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Texas, Feds Agree to Renew Medicaid Funds for Safety Net Hospitals

Aimee Sharp
Author | Shield HealthCare
12/29/17  3:14 PM PST
Safety Net Hospitals

By Emily Ramshaw for The Texas Tribune

With a Republican in the White House, top Texas leaders have reached an agreement with the federal government to keep Medicaid money flowing into Texas to help hospitals treat uninsured patients.

The agreement with the Trump administration extends the life of the so-called “1115 waiver” — a program that safety-net hospitals have relied on for several years to serve poor, uninsured Texans — for another five years, to the tune of $25 billion.

“I committed to the people of Texas that we would focus on preserving access to care without expanding a broken Medicaid system under Obamacare,” Republican Gov. Greg Abbott said in a statement Thursday. The new waiver “ensures that funding will remain available for hospitals to treat and serve people across our state who are in need of top quality health care.”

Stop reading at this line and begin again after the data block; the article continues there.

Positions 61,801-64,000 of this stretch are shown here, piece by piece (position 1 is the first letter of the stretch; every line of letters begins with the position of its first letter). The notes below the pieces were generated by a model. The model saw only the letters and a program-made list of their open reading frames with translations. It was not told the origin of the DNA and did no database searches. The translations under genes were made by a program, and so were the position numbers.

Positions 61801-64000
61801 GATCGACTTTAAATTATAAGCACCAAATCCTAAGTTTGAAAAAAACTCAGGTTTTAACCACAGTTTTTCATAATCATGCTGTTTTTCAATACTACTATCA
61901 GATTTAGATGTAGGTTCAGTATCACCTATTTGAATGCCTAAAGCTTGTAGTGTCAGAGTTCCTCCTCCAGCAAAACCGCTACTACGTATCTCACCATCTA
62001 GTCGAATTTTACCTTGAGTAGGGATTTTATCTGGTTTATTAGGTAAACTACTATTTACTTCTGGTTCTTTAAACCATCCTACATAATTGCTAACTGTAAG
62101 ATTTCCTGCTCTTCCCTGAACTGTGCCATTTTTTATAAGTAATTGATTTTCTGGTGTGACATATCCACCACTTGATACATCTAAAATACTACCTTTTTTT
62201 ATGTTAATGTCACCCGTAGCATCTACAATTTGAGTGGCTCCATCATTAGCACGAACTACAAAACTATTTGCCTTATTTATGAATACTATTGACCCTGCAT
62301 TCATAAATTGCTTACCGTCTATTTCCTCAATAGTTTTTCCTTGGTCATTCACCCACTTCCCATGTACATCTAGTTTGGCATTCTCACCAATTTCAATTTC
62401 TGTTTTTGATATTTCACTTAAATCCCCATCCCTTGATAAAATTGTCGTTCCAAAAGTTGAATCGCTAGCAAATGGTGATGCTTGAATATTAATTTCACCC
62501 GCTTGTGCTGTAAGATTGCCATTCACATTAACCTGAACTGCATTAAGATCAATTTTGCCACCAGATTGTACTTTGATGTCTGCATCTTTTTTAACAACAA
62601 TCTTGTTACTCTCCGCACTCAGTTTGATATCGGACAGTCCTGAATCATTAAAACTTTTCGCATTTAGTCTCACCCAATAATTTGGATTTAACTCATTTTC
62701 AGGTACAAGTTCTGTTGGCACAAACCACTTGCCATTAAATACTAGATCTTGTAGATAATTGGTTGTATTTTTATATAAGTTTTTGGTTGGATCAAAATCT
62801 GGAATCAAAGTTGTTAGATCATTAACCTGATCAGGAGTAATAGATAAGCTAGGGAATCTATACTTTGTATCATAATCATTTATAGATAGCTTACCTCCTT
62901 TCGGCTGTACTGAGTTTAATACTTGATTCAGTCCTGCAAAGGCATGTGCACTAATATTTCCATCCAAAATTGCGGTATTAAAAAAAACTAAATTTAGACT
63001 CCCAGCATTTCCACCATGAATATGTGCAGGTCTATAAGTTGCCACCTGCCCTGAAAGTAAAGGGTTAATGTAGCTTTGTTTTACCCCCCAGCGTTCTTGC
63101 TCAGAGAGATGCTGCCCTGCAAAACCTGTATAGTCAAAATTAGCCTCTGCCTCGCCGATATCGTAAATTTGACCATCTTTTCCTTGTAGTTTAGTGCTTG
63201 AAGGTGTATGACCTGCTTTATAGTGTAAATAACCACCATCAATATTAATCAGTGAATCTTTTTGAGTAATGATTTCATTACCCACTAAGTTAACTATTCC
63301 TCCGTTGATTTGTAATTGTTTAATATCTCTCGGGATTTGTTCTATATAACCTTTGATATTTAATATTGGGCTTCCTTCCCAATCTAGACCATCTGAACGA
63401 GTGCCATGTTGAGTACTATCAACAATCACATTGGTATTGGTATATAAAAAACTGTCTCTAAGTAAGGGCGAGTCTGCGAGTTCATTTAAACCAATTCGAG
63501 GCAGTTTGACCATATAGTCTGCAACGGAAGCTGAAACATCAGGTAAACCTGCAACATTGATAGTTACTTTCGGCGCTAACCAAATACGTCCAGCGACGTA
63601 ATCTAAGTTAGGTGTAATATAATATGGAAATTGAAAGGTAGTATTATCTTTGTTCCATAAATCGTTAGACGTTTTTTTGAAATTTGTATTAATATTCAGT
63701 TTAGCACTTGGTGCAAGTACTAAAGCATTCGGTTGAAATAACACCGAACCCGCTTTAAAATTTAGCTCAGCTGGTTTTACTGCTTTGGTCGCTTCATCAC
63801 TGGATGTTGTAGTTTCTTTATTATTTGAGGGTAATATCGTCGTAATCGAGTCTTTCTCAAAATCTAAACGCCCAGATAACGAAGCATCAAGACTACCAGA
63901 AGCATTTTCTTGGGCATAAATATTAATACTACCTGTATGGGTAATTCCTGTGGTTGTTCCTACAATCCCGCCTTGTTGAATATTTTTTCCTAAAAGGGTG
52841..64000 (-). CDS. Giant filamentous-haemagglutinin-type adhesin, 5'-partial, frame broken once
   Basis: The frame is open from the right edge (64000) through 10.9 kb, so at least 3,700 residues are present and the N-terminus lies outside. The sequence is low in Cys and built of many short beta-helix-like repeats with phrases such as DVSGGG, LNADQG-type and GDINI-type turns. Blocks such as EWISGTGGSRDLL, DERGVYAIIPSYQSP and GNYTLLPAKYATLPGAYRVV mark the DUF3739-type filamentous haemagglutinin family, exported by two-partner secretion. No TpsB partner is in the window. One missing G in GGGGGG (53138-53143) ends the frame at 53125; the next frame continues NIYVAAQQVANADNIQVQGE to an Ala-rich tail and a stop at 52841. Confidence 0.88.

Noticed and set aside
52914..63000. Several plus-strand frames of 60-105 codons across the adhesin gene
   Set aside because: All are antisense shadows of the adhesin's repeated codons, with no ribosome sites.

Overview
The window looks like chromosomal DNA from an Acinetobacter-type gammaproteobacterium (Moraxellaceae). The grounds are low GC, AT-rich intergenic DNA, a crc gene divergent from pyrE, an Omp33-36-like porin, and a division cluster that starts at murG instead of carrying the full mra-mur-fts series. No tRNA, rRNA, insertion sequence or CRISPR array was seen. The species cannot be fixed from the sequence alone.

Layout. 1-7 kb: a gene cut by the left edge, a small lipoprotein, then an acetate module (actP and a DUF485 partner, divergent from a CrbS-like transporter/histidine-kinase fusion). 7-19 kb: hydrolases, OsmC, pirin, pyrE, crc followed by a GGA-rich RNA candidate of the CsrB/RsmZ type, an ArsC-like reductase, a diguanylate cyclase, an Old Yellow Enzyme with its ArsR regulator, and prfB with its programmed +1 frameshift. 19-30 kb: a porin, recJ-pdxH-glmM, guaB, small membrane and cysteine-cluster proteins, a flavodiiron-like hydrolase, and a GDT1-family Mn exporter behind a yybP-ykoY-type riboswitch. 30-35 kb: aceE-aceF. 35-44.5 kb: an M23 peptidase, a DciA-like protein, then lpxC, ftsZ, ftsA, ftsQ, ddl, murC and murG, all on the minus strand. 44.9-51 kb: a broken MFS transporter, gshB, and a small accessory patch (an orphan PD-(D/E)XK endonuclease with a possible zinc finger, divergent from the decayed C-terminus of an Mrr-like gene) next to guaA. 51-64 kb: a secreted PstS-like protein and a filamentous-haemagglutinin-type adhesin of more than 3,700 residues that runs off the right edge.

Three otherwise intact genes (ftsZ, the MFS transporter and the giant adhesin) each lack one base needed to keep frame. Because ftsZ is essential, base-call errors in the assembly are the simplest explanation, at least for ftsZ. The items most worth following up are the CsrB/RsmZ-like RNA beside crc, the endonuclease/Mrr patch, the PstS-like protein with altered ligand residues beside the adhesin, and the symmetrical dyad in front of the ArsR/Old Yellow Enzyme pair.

Under the Obama administration, federal health officials had signaled they were reluctant to continue handing out cash to reimburse hospital visits when that money could instead pay for low-income Texans to have health coverage in an expanded Medicaid program. Those officials ended up extending Texas’ waiver program on a short-term basis, an extension that was set to end Dec. 31.

Health care organizations largely lauded Thursday’s state-federal agreement.

“Failure to approve the 1115 waiver would have resulted in near catastrophic consequences for the state’s most vulnerable populations,” said Ted Shaw, president and CEO of the Texas Hospital Association. “The waiver has been absolutely critical for increasing access to quality health care.”

But the left-leaning Center for Public Policy Priorities had a more sober response.

“It’s a great relief that this critical funding for Texas Medicaid and our safety net hospitals will not end abruptly on Jan. 1,” said Anne Dunkelberg, the think tank’s associate director. “But reading the fine print, it’s important to note that Texas still faces the challenge of needing real medical homes for our working poor parents and other adults.”

Read the Full Article at The Texas Tribune.


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